Originally, this question here didn't necessarily seem well put. It wasn't clear exactly what aspects of the pronunciation of the cor/com/con/col prefix the Origninal Poster should be worried about. I've had a bit of an edit of the question. I think that from a phonetics and phonology point of view, it's actually got some gristle worthy of a site for linguists and enthusiasts of English. Here's the text of it for you:
Very often these words have an /ɒ/ vowel, like in the word hot - in Gen American, I think it's the vowel /ɑː/. Other times they may have a schwa, /ə/, like the first vowel in amazing. Sometimes they seem to have a syllabic consonant, /n/.
Sometimes there even seem to be two words which are spelled the same but have a different pronunciation. For example content meaning "happy" and content as in "the content of the lecture", for which Cambridge Dictionaries gives the transcriptions /kənˈtent/ and /ˈkɒntent/ [US:/ˈkɑːntent/] respectively.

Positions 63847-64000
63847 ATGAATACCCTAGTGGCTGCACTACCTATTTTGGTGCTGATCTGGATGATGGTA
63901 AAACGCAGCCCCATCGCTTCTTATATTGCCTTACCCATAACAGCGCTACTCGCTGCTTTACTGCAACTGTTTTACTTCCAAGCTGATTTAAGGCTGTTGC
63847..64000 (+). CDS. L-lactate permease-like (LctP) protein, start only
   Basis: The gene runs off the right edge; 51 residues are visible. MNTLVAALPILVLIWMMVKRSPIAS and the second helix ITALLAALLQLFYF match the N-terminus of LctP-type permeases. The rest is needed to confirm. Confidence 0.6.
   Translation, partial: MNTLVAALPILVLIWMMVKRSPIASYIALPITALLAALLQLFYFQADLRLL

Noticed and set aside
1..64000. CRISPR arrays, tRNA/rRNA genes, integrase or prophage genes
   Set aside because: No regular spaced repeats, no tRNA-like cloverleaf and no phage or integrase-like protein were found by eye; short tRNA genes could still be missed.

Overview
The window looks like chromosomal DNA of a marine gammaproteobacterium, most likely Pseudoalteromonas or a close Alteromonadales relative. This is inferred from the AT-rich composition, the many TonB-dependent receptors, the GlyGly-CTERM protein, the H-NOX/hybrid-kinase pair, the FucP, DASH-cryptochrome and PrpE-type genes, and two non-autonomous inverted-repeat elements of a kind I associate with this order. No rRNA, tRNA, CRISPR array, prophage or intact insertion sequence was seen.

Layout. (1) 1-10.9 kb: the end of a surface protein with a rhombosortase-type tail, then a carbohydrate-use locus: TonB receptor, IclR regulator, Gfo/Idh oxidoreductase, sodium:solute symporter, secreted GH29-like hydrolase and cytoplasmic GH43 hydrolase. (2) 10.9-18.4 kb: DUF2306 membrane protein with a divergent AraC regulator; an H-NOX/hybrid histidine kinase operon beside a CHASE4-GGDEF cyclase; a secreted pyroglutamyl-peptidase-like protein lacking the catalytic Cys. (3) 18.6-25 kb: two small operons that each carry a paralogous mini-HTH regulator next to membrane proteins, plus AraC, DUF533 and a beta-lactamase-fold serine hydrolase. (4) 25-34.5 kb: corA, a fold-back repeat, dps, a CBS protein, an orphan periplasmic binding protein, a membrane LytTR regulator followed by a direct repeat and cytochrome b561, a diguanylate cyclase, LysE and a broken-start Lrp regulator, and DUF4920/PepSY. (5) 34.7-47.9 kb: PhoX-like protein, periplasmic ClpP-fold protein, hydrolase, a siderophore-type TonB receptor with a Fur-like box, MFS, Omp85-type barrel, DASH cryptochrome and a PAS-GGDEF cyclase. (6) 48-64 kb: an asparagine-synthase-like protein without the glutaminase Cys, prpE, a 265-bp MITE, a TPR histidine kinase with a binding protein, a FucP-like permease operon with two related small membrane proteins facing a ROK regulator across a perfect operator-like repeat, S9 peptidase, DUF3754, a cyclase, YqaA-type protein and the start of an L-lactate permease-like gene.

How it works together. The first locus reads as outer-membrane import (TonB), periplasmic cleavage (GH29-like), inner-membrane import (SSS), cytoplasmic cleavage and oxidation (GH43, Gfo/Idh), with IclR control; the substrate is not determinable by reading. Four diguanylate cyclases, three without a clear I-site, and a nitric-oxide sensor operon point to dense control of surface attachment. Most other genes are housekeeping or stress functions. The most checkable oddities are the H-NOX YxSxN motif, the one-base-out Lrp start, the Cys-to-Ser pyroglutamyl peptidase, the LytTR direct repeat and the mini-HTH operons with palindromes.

Here are some examples with transcriptions from Cambridge Dictionaries Online:
- common /ˈkɒm.ən/
- commercial /kəˈmɜː.ʃəl/
- colleague /ˈkɒl.iːɡ/
- collection /kəˈlek.ʃən/
- correlate /ˈkɒr.ə.leɪt/
- correct /kəˈrekt/
So my question is:
- Is there any rule for whether a schwa or full /ɒ/ or /ɑː/ is used?
- Are there generalisations that can be made which will help me have a good guess at which to use.
- Are there any rules that will enable me to tell in certain restricted situations.
- If I'm unsure about a particular example, would I be better to go with a schwa or a full vowel. Why?
Any chance of your reopen vote here?